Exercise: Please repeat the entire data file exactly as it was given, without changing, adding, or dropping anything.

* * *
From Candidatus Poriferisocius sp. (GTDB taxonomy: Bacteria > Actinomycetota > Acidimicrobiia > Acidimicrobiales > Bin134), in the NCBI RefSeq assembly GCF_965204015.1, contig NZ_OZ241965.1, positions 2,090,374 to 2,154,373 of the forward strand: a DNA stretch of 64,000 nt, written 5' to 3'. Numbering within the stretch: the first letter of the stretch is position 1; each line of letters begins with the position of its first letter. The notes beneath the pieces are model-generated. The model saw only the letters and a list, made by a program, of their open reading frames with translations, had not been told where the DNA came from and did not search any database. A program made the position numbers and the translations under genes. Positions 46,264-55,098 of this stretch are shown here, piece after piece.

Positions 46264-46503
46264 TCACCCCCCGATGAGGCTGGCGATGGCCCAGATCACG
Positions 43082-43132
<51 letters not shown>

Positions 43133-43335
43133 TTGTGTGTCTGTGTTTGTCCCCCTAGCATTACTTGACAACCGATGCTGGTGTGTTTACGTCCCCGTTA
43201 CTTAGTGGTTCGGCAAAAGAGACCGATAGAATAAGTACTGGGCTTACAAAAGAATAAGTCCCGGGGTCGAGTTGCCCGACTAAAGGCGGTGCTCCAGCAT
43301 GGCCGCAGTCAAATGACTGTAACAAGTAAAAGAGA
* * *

From Candidatus Poriferisocius sp. (GTDB taxonomy: Bacteria > Actinomycetota > Acidimicrobiia > Acidimicrobiales > Bin134), in the NCBI RefSeq assembly GCF_965204015.1, contig NZ_OZ241965.1, positions 2,090,374 to 2,154,373 of the forward strand: a DNA stretch of 64,000 nt, written 5' to 3'. Numbering within the stretch: the first letter of the stretch is position 1; each line of letters begins with the position of its first letter. The notes beneath the pieces are model-generated. The model saw only the letters and a list, made by a program, of their open reading frames with translations, had not been told where the DNA came from and did not search any database. A program made the position numbers and the translations under genes. Positions 46,264-55,098 of this stretch are shown here, piece after piece.

Positions 46264-46503
46264 TCACCCCCCGATGAGGCTGGCGATGGCCCAGATCACG
Positions 43082-43132
<51 letters not shown>

Positions 43133-43335
43133 TTGTGTGTCTGTGTTTGTCCCCCTAGCATTACTTGACAACCGATGCTGGTGTGTTTACGTCCCCGTTA
43201 CTTAGTGGTTCGGCAAAAGAGACCGATAGAATAAGTACTGGGCTTACAAAAGAATAAGTCCCGGGGTCGAGTTGCCCGACTAAAGGCGGTGCTCCAGCAT
43301 GGCCGCAGTCAAATGACTGTAACAAGTAAAAGAGA